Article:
A Juvenile’s Plea for Equality in the Law (1869)

A Juvenile’s Plea for Equality in the Law

Sir, – Your columns, I believe, are open to the little as well as the big. I am a small boy, nine years old and I want to ask you why children’s perambulators and bath-chairs are allowed on the pavement, but children’s velocipedes are not? I have one which my brother brought me over from Paris the other day and when riding it a few evenings back on the broad pavement where there is very little traffic, near Queen’s-gate-garden, I was stopped by a man in plain clothes, who it turns out was a detective and asked my name and address, which I gave him. Since that I have been handed a paper which is called a “summons.” I showed it to our butler and asked him what it meant; he says I must go before a magistrate at the police-court next Monday and that perhaps I shall get two months’ imprisonment and be fed on bread and water. I told my eldest brother this, who says our butler, was only joking and that I shall not be sent to prison this time. I hope he is right; but I think the policeman might have told me I must not ride on the pavement before he took my name and address, but he did not. At all events, Sir, if I am sent to prison, I am sure the nursery- maids who wheel the perambulators and the men who draw bath-chairs ought to be sent to prison too, as my velocipede is much smaller and takes up much less room than either of these. – Hoping, Sir, you will take my part, I remain, yours truly,                                                                              Hugh.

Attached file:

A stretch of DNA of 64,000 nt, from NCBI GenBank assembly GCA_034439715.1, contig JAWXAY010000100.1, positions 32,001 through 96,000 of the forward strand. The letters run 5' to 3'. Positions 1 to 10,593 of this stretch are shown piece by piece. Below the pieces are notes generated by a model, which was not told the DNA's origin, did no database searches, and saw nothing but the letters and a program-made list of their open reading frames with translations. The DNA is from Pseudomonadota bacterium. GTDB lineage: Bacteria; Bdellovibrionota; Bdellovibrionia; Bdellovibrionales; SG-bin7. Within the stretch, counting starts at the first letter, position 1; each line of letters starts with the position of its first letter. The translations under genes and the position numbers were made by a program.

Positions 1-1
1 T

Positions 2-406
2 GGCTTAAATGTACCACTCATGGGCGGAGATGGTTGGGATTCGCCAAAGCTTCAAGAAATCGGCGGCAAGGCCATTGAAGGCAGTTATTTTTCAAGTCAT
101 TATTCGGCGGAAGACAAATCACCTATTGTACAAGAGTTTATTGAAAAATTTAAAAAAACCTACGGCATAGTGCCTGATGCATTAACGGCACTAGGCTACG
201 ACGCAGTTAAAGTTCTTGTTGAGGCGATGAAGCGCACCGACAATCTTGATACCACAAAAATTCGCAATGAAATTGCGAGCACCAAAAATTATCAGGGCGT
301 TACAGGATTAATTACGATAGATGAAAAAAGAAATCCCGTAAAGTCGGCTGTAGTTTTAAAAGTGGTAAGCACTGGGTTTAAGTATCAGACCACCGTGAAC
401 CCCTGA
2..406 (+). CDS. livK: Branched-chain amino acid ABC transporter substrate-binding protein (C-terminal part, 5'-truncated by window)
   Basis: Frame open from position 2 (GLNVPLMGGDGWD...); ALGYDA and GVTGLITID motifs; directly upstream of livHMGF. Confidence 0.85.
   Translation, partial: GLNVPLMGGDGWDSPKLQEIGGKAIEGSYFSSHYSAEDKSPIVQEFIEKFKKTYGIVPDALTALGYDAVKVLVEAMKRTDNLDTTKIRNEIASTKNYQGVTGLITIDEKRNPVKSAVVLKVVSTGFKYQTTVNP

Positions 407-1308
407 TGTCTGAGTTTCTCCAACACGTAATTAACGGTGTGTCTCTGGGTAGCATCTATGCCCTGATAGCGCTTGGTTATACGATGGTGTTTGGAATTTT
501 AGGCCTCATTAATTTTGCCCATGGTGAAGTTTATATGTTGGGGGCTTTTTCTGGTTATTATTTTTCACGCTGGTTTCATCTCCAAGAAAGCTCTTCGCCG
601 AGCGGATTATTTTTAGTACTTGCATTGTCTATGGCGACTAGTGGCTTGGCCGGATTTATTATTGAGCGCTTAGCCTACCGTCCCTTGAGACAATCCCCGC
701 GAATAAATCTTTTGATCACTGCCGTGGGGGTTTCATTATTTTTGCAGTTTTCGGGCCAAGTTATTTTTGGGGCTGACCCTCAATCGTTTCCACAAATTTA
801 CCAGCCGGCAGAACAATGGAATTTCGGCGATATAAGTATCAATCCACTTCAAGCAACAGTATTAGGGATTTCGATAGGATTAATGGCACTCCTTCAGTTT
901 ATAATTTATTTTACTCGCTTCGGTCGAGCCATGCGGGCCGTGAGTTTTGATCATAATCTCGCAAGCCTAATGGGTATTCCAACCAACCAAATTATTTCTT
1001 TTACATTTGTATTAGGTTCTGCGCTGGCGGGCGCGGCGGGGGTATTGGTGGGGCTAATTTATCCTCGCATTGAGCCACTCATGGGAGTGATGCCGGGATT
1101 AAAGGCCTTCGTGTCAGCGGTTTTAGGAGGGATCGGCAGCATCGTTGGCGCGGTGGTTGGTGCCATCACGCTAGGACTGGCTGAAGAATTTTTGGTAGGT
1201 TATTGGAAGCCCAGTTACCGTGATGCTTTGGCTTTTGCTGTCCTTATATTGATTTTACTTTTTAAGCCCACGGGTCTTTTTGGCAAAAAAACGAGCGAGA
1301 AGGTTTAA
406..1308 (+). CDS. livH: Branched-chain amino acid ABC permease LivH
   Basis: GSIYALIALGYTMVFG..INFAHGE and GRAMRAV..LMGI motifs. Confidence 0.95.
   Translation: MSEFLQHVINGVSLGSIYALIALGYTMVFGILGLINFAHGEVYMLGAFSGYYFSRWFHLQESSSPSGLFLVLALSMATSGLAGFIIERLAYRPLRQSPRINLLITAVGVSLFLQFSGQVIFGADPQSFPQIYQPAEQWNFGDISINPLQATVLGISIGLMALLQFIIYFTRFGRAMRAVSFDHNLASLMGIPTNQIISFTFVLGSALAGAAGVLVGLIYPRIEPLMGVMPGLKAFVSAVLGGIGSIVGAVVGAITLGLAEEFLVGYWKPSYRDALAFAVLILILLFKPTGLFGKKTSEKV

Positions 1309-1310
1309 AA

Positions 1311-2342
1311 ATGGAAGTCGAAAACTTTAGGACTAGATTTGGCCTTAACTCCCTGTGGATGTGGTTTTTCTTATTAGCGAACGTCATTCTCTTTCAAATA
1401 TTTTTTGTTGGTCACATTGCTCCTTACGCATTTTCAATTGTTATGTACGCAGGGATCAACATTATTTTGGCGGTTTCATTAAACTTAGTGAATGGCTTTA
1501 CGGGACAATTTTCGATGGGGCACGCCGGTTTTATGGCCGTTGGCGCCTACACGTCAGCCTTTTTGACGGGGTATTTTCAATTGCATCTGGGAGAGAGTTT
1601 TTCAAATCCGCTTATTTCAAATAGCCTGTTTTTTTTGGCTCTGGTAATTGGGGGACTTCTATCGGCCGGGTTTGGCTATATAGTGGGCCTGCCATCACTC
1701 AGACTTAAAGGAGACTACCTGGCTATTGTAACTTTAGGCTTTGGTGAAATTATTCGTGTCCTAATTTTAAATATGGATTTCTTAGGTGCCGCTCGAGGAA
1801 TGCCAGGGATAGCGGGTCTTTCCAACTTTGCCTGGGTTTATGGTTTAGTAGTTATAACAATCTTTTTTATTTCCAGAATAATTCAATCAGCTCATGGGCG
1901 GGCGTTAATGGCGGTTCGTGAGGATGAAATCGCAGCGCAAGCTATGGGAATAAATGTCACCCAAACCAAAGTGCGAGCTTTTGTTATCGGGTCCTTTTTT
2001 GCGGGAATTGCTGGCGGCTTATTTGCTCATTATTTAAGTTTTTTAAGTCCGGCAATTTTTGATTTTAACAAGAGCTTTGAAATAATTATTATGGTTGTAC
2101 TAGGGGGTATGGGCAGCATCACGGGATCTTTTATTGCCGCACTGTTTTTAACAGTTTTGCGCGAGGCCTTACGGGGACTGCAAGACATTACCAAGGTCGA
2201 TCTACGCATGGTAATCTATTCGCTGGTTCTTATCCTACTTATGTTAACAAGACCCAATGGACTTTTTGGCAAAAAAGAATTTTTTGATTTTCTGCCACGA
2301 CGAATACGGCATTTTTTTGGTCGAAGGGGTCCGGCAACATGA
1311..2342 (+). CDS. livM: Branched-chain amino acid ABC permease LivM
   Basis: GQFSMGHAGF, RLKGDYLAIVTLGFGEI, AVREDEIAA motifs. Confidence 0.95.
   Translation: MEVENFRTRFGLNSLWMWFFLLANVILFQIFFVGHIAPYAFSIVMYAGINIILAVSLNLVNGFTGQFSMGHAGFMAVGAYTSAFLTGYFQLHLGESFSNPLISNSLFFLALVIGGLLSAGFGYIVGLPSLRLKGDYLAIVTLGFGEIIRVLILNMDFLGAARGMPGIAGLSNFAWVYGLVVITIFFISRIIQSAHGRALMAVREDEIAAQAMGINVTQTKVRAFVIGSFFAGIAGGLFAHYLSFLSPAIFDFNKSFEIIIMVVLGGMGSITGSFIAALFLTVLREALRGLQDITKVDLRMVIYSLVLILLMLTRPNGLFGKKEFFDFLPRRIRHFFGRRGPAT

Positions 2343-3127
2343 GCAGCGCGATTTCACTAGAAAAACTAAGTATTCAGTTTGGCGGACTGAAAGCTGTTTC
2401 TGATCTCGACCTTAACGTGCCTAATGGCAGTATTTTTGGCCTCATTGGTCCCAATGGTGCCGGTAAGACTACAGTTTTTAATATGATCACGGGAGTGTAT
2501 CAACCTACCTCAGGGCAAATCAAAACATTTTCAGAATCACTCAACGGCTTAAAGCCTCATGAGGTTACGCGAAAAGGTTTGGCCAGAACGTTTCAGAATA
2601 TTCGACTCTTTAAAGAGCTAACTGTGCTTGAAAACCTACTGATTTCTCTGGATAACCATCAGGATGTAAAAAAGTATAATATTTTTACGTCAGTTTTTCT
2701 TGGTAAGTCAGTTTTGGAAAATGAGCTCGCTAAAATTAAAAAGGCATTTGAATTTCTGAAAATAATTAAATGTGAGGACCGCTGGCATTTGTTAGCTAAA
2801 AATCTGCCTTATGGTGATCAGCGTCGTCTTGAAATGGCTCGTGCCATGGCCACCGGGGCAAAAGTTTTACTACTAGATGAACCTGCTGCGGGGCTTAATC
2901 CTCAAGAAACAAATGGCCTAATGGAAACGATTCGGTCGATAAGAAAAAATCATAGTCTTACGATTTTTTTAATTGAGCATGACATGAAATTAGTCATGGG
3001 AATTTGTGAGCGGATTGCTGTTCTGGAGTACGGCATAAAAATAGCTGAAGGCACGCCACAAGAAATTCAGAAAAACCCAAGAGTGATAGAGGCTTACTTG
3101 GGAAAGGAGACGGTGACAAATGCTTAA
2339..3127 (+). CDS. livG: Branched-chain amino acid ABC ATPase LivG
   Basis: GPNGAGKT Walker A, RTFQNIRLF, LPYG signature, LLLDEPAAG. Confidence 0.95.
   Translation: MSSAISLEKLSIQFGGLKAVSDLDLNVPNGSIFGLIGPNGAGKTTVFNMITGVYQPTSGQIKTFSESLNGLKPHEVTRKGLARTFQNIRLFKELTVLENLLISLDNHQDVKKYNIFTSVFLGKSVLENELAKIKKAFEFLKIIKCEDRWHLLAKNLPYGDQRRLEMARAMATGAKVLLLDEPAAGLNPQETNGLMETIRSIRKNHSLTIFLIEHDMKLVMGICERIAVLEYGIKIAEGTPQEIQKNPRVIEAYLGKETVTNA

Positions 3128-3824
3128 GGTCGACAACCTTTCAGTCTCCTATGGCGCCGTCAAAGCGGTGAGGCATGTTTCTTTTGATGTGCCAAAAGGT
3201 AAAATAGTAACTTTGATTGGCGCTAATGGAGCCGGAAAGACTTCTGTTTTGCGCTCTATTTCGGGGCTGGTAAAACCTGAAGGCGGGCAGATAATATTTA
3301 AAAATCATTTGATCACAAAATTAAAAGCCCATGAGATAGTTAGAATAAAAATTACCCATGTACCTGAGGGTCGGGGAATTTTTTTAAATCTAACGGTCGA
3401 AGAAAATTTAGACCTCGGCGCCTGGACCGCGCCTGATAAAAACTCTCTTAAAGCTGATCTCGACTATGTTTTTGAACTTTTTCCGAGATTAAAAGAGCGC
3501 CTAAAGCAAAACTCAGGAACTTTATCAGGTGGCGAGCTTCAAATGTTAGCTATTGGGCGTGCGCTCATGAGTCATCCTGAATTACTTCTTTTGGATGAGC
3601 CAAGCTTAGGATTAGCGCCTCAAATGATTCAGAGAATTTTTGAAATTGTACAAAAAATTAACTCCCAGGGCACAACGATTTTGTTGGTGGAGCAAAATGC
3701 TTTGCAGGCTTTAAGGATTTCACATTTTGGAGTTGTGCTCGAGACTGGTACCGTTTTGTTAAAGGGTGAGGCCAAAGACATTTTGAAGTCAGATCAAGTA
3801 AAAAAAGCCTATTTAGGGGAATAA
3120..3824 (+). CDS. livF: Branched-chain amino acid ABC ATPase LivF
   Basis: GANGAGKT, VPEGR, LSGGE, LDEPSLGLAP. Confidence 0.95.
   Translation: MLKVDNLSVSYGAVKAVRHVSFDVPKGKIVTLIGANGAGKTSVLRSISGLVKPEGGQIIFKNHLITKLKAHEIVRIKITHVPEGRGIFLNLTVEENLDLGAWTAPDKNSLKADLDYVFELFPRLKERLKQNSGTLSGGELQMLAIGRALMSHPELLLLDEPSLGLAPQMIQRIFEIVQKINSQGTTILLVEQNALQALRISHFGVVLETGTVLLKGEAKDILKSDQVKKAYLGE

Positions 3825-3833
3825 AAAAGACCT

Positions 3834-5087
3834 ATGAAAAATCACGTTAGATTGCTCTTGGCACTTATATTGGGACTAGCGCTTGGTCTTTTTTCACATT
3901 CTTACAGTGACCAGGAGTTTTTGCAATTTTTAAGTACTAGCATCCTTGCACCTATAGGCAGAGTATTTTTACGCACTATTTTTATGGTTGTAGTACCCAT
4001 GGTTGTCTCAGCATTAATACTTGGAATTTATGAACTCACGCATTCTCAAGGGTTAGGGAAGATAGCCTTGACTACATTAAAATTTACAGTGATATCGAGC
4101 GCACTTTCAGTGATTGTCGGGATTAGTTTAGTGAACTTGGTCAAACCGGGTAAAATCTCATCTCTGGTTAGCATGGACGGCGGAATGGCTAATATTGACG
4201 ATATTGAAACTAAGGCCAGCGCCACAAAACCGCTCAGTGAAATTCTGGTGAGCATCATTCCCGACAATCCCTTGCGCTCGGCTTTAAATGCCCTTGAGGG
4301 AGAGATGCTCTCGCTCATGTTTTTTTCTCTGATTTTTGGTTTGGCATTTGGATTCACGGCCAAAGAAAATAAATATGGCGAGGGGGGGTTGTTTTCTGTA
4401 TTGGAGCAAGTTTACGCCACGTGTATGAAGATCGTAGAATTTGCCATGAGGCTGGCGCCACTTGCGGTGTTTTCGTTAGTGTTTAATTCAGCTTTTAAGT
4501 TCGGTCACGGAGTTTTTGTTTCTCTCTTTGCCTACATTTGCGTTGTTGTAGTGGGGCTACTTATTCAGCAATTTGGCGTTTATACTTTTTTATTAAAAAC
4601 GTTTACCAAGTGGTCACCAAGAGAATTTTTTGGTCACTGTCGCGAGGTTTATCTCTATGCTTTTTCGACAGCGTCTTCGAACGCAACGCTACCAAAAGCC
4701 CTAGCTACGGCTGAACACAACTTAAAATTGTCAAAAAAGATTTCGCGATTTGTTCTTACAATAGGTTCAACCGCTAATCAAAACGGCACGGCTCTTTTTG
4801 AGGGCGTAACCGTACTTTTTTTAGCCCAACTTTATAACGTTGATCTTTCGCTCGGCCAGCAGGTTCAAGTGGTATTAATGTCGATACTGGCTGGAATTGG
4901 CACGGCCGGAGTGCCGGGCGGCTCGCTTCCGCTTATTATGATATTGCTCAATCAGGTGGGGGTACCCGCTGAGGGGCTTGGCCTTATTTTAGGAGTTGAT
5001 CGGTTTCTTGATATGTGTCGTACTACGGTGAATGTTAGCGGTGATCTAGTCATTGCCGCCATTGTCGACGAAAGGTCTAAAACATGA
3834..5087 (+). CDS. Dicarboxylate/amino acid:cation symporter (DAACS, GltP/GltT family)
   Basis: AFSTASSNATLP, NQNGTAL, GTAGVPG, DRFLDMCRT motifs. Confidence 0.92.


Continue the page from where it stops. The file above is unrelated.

28 Queen’s gate-gardens, May 14

The Morning Post, May 15, 1869; pg. 3

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